Twitter opens new two-way path for journalists to report and receive news
For news reports, what are the most important strengths of print and online papers compared to "citizen journalists"?
Social media help reporters find people affected by topics they cover. Find this type of quote (not necessarily from Twitter) in local news pages or the feature/lifestyle section.
Discuss the differences between commenting on an article by letter or e-mail versus a tweet or Facebook message. List a few benefits and drawbacks of each format type.
In this age of fast-flowing information at our fingertips, literally, journalists can have truly personal connections with readers or viewers. Direct access, earlier smoothed by e-mail, has become more of a two-way "conversation" thanks to Twitter, Facebook and other social media. Reporters use those platforms to solicit ideas and comments, to find sources, to build networks and to promote their work. They also provide live coverage on Twitter, 140 characters at a time -- as the Associated Press, CNN, New York Times and Los Angeles Times did two months ago during U.S. Senate hearings on the president's successful nomination of Sonia Sotomayor as a Supreme Court justice.
Social media also let anyone be among the first to report news and events as they happen, such as health reform town halls, protest rallies, terrorist explosions and a jet landing on the Hudson River in New York last January. Grassroots reports proved especially valuable as Iran's government tried to block journalists from covering protests after a presidential election in June. Mainstream media relayed tweets (as Twitter messages are called), YouTube videos and other online reports from "citizen journalists."
All this is changing how many journalists see their relationship with audience members. "We're finding a pool of people who very much want to interact," says Ted Anthony, a national editor for the AP who supervised Twitter coverage of Sotomayor's confirmation by eight reporters. The wire service asked readers, via tweets, what parts of the story interested them most. "We've proven with this experiment that if we have good reliable info, even in fragments, we assemble a picture at the end of the day that has relevance and context," the editor adds. DePaul University in Chicago this fall began the first college-level journalism course focused solely on Twitter and its applications.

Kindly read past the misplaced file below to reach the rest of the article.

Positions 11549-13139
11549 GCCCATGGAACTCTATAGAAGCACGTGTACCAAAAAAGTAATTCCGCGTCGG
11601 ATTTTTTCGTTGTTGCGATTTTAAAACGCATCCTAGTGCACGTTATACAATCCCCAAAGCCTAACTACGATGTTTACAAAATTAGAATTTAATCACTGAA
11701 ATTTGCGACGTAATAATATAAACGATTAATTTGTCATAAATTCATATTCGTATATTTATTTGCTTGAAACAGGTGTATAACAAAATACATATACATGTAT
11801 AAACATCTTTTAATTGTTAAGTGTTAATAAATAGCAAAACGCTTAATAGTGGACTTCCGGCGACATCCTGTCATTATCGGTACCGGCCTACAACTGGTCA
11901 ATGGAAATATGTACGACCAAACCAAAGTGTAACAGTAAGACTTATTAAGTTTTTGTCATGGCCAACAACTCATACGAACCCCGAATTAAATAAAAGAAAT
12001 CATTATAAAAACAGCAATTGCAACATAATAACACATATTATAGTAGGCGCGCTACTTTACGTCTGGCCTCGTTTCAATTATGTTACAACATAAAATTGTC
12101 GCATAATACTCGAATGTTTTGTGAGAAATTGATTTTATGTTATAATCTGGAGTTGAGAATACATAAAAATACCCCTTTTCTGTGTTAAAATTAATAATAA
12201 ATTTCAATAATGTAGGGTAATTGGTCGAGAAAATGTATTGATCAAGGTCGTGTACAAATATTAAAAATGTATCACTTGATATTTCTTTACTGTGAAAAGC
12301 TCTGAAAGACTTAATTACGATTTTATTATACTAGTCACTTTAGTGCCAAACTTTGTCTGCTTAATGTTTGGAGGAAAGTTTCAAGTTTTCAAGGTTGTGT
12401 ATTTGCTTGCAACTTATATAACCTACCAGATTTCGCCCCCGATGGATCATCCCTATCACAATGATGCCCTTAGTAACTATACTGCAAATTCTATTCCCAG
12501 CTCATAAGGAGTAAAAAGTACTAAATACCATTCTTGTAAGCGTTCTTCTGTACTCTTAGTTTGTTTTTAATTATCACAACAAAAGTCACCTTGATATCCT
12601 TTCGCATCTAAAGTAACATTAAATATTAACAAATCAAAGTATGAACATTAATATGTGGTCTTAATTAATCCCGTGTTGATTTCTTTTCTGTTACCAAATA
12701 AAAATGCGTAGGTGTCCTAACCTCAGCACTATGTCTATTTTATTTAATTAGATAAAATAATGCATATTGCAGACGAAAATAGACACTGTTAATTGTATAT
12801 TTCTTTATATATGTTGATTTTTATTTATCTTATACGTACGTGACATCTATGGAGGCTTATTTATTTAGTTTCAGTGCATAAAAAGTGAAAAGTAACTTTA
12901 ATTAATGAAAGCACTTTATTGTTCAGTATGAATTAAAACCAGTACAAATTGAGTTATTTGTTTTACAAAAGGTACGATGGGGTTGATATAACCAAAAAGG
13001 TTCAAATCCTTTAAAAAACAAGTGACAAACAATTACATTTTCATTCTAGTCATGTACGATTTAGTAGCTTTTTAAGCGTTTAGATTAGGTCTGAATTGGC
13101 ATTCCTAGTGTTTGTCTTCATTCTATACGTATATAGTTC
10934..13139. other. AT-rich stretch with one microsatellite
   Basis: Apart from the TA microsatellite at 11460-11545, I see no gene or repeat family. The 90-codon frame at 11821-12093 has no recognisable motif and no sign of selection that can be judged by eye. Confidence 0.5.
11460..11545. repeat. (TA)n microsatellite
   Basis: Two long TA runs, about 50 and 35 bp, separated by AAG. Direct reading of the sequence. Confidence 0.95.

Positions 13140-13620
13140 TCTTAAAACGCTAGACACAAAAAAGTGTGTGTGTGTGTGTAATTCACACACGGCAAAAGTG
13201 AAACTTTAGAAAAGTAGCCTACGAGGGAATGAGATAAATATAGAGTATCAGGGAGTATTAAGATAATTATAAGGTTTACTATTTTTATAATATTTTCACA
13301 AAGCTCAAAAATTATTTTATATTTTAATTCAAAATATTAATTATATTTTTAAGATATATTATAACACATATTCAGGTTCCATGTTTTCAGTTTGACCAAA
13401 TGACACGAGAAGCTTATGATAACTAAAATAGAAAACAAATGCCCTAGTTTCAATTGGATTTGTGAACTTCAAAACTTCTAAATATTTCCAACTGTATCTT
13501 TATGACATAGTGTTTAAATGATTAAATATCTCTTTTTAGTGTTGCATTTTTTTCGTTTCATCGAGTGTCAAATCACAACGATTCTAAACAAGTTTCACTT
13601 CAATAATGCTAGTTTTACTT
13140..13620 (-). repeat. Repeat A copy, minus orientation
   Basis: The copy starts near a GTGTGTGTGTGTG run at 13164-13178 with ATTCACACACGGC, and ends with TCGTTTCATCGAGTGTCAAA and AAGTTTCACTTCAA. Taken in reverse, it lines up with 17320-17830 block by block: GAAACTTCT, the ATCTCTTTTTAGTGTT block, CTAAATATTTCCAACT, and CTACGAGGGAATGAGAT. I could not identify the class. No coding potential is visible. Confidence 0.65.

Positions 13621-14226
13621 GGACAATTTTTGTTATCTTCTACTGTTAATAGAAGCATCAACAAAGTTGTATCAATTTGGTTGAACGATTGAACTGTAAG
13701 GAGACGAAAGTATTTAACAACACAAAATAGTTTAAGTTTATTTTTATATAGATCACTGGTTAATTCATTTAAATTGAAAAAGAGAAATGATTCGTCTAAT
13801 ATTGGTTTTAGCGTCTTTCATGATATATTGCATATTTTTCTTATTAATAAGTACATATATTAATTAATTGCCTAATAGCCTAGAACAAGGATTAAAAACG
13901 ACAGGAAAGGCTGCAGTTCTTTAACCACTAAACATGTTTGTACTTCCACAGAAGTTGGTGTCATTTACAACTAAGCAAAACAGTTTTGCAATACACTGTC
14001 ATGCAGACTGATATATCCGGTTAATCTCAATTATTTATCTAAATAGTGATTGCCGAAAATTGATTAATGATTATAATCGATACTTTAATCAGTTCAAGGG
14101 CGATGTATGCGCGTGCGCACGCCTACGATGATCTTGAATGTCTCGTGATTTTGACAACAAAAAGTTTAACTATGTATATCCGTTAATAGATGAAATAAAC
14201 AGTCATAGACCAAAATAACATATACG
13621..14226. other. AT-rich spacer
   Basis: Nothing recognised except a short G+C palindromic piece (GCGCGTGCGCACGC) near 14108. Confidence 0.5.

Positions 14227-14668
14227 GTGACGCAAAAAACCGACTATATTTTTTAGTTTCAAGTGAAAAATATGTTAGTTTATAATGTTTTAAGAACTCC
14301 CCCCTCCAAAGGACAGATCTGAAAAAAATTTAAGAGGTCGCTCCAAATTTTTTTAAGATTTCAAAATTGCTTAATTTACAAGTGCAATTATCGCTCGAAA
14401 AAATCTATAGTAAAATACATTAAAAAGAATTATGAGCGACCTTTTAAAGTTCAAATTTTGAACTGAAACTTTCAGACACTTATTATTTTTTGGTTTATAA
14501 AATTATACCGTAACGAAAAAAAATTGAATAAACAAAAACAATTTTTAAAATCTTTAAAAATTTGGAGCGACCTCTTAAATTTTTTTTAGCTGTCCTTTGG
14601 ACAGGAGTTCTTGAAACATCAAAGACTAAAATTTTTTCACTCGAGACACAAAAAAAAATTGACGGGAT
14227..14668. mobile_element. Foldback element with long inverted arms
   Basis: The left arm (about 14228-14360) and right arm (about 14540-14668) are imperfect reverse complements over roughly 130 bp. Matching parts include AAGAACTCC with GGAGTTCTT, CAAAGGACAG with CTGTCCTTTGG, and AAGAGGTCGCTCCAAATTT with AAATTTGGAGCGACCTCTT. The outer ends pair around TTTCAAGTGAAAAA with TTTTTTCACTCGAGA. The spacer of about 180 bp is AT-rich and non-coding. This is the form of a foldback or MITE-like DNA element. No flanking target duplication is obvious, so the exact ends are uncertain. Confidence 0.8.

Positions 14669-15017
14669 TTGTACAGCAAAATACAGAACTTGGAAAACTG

Twitter co-founder says: "We were surprised at how quickly and expertly news organizations -- places like the New York Times, CNN and so on -- began to use Twitter. They just jumped in and impressed us with how they engaged." -- Biz Stone (@biz)
Editor's invitation: "You can suggest ideas, stories, features and inform the reporting of ongoing stories [via Twitter]. . . . It's yet another effort to more fully engage readers." -- John A. Byrne, Business Week editor-in-chief (@JohnAByrne)
Blogger says: "Journalists are using Twitter to engage with their audience, connect with sources and continue building their personal brands. The 140-character format forces writers to focus their attention and get to the point quickly." -- Leah Betancourt, digital community manager at the Star Tribune in Minneapolis (@l3ahb3tan)
Front Page Talking Points is written by
Alan Stamm for NIEonline.com, Copyright 2013
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